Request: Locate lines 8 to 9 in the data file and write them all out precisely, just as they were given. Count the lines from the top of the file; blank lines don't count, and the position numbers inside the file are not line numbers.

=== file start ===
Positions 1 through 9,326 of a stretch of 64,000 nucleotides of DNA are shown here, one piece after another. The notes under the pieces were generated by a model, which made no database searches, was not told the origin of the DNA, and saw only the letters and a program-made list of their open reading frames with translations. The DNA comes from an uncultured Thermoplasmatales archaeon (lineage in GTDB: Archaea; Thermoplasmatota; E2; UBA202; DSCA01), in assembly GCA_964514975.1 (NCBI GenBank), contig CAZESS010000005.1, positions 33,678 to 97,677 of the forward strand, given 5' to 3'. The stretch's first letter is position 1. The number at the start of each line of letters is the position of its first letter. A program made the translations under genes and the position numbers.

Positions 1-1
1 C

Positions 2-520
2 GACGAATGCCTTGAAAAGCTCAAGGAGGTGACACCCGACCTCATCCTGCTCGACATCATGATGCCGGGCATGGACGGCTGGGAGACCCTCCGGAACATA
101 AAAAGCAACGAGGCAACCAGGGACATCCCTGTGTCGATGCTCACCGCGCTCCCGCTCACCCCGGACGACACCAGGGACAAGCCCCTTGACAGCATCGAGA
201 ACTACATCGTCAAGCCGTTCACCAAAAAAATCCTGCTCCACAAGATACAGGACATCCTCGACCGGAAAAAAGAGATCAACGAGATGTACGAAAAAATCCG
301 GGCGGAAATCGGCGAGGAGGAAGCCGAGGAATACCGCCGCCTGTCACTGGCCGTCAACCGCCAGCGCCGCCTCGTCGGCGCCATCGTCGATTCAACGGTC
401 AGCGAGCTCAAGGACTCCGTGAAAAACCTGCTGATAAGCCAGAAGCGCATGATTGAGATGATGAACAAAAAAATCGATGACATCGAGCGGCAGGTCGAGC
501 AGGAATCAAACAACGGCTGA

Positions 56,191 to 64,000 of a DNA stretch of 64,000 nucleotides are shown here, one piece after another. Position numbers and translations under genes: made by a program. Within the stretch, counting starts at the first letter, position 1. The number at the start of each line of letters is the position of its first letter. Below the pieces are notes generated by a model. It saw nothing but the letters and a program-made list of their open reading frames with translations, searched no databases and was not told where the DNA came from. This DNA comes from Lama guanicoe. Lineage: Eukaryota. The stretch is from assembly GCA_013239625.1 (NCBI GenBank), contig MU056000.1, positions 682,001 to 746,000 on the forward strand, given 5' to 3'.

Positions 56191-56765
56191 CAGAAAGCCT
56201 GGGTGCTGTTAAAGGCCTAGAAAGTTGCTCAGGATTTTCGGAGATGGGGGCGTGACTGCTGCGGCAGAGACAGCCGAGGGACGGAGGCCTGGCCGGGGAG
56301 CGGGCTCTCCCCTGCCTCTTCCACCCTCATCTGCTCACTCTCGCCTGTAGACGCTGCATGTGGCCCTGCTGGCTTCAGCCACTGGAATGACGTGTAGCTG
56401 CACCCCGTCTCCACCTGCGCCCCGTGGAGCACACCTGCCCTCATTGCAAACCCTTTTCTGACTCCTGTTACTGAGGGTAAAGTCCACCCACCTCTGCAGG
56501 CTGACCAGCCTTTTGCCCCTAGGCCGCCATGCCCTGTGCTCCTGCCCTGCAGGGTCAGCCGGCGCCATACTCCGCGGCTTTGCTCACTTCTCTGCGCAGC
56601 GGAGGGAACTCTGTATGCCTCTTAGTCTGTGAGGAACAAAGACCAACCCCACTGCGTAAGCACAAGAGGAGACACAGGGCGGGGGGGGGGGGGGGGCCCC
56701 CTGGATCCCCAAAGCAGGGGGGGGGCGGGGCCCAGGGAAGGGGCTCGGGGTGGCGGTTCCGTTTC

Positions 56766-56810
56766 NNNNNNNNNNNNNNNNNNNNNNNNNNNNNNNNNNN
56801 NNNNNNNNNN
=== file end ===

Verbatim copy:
301 GGCGGAAATCGGCGAGGAGGAAGCCGAGGAATACCGCCGCCTGTCACTGGCCGTCAACCGCCAGCGCCGCCTCGTCGGCGCCATCGTCGATTCAACGGTC
401 AGCGAGCTCAAGGACTCCGTGAAAAACCTGCTGATAAGCCAGAAGCGCATGATTGAGATGATGAACAAAAAAATCGATGACATCGAGCGGCAGGTCGAGC